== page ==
How do we boost the incomes of Americans in the lower half (or two-thirds) of the distribution? I’ve discussed what I think are some helpful and some probably-not-so-helpful proposals. But our focus shouldn’t be exclusively on income. The well-being of lower- and middle-class Americans can be improved markedly by enhanced provision of government services.
Service use (consumption) doesn’t show up in income statistics. But services matter for living standards. If I have two kids in a public school that spends about $10,000 per year per child, I’m receiving the equivalent of a government transfer of $20,000. Other public services and public spaces—health care, child care, policing, transportation, roads, parks, libraries, and so on—have the same property. So too does free time funded or mandated by government via holidays and paid parental leave.
When provided by government at little or no cost to users, these services are akin to a transfer given in equal dollar amounts to all individuals or households. Our tax system is roughly flat: households at different points in the income distribution pay approximately the same share of their market (pretransfer-pretax) income in taxes. But a flat tax rate means those with high incomes pay many more dollars in taxes than do poor households. If the value of the government services the rich and poor use is roughly the same in dollars, then the tax-services system overall is quite redistributive. Here’s a way to see this, using tax payment data for 2004 and hypothetical data for consumption of public services:
Some services charge user fees that are structured progressively; those with higher incomes pay more. This makes the tax-services system even more redistributive. Financial aid means this is true for public (and many private) colleges here in the U.S., though we could go much farther. In Denmark and Sweden, fees for child care are scaled according to household income.
Imagine an America in which high-quality public services raise the consumption floor to a high level: most citizens can put their kids in high-quality child care followed by good public schooling and affordable access to a good college; they have access to good health care throughout life; they can get to or near work on clean and efficient public transportation or roads with limited congestion; they enjoy clean and safe neighborhoods, parks, roads, museums, libraries, and other public spaces; they have low-cost access to information, communication, and entertainment via reliable high-speed broadband; they have four weeks of paid vacation each year, an additional week or so of paid sickness leave, and a year of paid family leave to care for a child or other needy relative. Even if the degree of income inequality were no less than today and we still had CEOs, financiers, and entertainers raking in tens or hundreds of millions of dollars in a single year, that society would be markedly less unequal than our current one.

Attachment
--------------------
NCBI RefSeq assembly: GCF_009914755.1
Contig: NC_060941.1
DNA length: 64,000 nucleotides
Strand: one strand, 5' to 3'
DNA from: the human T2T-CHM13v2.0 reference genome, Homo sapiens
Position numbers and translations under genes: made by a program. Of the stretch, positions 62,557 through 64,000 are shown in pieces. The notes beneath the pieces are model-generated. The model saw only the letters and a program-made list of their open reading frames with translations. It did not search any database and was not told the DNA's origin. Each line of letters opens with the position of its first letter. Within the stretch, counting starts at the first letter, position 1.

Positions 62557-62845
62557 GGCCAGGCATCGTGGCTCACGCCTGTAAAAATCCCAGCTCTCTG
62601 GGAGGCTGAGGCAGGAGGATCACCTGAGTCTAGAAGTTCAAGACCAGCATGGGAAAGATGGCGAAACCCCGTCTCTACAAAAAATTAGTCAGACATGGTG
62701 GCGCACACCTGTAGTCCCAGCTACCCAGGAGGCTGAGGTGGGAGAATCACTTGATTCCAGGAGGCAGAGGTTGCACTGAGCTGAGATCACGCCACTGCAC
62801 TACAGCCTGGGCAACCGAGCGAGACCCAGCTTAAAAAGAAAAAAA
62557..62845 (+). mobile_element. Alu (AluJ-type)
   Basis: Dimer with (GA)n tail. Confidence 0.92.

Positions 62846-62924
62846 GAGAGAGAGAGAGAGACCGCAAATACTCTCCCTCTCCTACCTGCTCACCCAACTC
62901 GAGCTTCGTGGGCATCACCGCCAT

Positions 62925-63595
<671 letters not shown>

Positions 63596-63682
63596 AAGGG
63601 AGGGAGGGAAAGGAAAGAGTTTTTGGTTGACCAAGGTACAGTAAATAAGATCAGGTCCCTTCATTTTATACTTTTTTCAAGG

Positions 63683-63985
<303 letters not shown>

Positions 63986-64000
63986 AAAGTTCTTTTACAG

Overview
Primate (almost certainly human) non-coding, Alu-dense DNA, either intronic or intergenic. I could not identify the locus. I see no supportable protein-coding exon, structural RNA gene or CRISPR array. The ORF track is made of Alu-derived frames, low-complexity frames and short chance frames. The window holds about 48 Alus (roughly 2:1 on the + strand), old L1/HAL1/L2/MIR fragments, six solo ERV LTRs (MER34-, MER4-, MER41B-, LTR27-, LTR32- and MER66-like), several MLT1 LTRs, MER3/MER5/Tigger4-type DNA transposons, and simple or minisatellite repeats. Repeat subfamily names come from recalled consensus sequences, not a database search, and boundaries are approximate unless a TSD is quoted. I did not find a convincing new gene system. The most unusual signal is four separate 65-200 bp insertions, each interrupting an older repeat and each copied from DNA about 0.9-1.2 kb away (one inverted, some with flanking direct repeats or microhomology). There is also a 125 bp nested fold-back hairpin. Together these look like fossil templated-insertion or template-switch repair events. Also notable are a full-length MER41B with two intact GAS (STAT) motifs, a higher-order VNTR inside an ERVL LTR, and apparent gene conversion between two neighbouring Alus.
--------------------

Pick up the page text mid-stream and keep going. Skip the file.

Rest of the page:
It’s worth emphasizing that markets too boost the consumption floor. New technologies and consumer products—indoor plumbing, cars, air conditioning, cell phones, ipods, and many others—have eventually become affordable for even the least well-off, and in doing so they reduce inequality of living standards. But markets haven’t, and likely won’t, bring us affordability coupled with high quality in health care, education, child care, safety, and mass ground transportation. In these and other areas, government is needed.
The United States provides less in the way of public services than many other rich countries, but we nevertheless have a rich history here, from universal elementary and secondary education to the interstate highway system to the internet. There’s a legacy to build on, and good reason to do so.